Yes. The $50 million. And we opened an RFP (Request for Proposal) process and said we’re going to invest $50 million in out-of-school time — before school, after school, on the weekends, during the summer — to make sure that we’re extending the learning for students. Time is a commodity, and we only have so much of it. And so it’s important that we’re able to extend that learning outside of school hours. And that’s what that commitment is designed to do.

Q. And that $50 million commitment is over how many years?

That will take us through September of 2024.

Q. Have you already started spending that money?

We have not started spending the $50 million yet. The RFP process closes at the end of this week. And so we expect in the second semester to begin spending down on those initiatives as part of the $50 million commitment.

Q. What does success look like for that tutoring initiative? Is there a number of students you want to reach? And beyond that, what does success look like after you reach these students?

What ultimately success will look like is, we’re meeting the basic needs of our students. And so we spent the first quarter assessing where they are academically and socially-emotionally. And so success looks like making sure that we have a response to meet kids where they are. And I say where they are because not all kids are at the same place. We can’t take a cookie cutter approach to this work.

Q. So there are no test scores, goals, or anything like that tied to this money. Are there no measurable goals tied to this?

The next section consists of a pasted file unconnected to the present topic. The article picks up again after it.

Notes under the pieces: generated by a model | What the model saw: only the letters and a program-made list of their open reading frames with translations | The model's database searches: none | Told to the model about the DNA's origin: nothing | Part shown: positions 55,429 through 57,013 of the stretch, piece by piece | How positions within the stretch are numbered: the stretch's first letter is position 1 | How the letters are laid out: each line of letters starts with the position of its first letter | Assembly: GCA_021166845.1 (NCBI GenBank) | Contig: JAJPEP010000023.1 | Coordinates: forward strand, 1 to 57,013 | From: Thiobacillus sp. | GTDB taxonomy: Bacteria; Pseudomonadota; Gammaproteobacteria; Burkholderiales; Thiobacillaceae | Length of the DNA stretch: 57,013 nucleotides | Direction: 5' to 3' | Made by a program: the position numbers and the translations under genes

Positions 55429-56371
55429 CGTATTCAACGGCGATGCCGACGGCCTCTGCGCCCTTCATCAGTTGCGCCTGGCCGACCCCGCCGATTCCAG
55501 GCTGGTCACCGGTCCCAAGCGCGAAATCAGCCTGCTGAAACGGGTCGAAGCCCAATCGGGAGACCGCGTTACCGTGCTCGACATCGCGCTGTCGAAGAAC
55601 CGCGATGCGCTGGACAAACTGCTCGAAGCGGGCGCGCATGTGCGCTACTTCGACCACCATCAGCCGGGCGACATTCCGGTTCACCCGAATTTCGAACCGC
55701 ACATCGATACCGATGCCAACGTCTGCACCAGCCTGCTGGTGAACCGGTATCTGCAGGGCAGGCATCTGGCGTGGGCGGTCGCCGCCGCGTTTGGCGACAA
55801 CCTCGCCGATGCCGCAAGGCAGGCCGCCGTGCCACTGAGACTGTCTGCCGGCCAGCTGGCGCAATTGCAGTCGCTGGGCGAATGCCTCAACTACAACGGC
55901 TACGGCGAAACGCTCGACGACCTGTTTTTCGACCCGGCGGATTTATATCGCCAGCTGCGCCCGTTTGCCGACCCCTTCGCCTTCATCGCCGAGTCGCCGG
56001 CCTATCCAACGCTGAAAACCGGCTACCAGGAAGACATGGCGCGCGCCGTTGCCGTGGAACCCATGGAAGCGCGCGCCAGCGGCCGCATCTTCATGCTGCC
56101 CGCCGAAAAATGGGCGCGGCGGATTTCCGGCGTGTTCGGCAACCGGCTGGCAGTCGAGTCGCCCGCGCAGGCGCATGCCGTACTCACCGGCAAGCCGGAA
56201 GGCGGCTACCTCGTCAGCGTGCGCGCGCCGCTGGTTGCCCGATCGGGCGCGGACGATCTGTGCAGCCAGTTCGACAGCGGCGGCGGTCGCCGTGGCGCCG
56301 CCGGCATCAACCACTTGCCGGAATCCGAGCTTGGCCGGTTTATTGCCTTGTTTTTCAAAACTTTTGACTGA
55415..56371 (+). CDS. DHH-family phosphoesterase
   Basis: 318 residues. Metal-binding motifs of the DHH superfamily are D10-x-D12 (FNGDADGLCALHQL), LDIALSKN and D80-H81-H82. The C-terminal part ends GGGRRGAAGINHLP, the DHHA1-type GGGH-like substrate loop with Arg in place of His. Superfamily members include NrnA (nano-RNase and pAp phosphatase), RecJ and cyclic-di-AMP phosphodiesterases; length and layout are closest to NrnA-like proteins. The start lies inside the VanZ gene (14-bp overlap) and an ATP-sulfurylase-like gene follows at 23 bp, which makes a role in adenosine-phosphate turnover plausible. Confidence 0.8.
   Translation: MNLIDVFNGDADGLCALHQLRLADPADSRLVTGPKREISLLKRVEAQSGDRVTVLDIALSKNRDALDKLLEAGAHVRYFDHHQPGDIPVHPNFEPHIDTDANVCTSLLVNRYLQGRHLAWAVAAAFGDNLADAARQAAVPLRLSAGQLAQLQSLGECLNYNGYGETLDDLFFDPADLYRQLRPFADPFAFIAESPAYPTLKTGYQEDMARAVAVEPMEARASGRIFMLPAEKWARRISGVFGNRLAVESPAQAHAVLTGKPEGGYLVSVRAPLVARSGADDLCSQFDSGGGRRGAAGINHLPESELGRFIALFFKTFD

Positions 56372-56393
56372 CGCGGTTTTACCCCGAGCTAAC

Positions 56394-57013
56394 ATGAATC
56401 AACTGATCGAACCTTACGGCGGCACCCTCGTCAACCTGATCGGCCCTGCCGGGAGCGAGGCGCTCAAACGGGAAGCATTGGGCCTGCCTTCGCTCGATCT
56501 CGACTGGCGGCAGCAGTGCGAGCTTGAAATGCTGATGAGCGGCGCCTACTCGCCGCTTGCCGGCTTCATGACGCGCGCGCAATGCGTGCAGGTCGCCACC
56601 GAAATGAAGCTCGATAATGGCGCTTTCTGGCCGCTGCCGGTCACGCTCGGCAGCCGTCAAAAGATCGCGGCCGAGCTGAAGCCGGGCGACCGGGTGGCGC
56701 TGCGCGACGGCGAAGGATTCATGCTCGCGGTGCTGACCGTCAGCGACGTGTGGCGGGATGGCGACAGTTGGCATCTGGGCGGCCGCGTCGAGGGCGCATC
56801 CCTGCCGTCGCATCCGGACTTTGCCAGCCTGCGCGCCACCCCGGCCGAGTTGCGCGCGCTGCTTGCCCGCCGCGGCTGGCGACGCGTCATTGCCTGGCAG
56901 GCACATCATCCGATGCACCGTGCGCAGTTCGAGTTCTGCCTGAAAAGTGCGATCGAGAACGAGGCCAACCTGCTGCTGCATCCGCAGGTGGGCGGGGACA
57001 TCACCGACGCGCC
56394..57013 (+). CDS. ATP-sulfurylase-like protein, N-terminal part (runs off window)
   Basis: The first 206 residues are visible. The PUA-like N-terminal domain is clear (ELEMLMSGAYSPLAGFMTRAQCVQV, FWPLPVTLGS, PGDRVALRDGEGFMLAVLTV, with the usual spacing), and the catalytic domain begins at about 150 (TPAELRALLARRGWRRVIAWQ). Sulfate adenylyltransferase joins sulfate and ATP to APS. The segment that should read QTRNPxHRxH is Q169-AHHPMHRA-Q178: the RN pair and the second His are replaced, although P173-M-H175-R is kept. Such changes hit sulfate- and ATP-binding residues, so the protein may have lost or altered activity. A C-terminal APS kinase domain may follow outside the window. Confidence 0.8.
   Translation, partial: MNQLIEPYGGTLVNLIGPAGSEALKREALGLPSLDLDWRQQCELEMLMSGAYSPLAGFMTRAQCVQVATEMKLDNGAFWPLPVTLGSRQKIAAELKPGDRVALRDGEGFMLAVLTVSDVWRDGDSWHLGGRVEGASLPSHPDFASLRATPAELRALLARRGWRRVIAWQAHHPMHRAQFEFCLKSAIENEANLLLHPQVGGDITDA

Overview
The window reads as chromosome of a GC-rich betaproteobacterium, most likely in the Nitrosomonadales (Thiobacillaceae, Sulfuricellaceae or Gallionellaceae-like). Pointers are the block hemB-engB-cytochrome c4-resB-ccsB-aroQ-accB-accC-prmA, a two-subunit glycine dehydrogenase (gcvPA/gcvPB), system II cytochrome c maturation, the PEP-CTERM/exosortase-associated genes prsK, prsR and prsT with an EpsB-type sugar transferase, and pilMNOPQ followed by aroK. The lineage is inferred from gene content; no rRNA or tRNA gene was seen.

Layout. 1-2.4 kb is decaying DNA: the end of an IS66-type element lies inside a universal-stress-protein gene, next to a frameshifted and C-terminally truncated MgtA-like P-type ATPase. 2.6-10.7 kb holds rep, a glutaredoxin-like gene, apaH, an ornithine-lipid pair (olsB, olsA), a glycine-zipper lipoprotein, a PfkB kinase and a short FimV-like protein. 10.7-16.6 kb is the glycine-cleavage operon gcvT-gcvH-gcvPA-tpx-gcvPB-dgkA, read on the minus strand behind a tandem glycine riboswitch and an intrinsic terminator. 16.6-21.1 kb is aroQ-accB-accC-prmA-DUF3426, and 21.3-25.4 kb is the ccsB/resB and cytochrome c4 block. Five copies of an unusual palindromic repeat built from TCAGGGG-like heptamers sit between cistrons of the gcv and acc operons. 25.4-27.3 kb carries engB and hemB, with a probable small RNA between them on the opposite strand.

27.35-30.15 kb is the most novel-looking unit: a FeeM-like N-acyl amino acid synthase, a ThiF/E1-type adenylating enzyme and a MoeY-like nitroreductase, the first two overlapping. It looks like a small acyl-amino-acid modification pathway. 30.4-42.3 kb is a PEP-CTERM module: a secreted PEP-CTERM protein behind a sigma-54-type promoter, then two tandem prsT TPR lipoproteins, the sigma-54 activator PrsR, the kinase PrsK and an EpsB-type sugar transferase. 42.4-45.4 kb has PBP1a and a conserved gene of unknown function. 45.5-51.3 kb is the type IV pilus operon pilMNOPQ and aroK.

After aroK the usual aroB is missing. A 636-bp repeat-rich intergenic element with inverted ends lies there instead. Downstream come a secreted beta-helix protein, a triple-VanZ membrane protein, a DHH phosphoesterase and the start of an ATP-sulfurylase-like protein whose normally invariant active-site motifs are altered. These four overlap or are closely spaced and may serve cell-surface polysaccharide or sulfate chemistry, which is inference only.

We do have goals. And I think if you look at the RFP, you can talk more specifically about how we’re going to measure this work over a period of time. But we will be measuring the work over time. Now, this work will not be done in isolation. It’s done in conjunction with building the capacity of teachers, making sure that we provide more professional development to teachers and that we’re doing other things. So it’s not done in isolation. And we believe that doing all of those things and doing it well will have an impact on student outcomes ultimately.

Q. You’ve talked about teachers. You’ve talked about-out-school time for tutoring. What other things are being done to address student performance?

One of the most significant things that we’re doing right now is focusing on systems. We talk a lot about student outcomes. But what I know is that student outcomes won’t change until adult behavior changes. And so my team and I have made a commitment to shifting the mindsets of adults. And the reason why that’s important is because we know that in order to disrupt systems and structures that produce inequitable outcomes for students, we need to first start with what is it that you believe and that work is important, because it helps guide all the other things that take place during the interaction between adults and kids. And so we spent the past two-plus years disrupting systems and disrupting structures that don’t produce equitable outcomes for all kids.

Q. What systems and structures are you talking about?

I’m talking about the systems that are in place. The educational system today was not designed with equity in mind. And so, we have to reinvent what that looks like, so that all kids are able to benefit and thrive in this educational environment.

Q. Be specific with me. When you’re talking about changing the mindsets of adults, who specifically are you talking about? What are you talking about doing there?

Let me give you a specific example. When I talk about changing the mindsets of adults, those adults, those of us who have the privilege every day to educate kids. And so obviously, the classroom teacher, administrators, support staff and any staff member, any adult in this district who interacts with a student.

Q. And so you are talking about changing structures within CMS, not out in the greater community?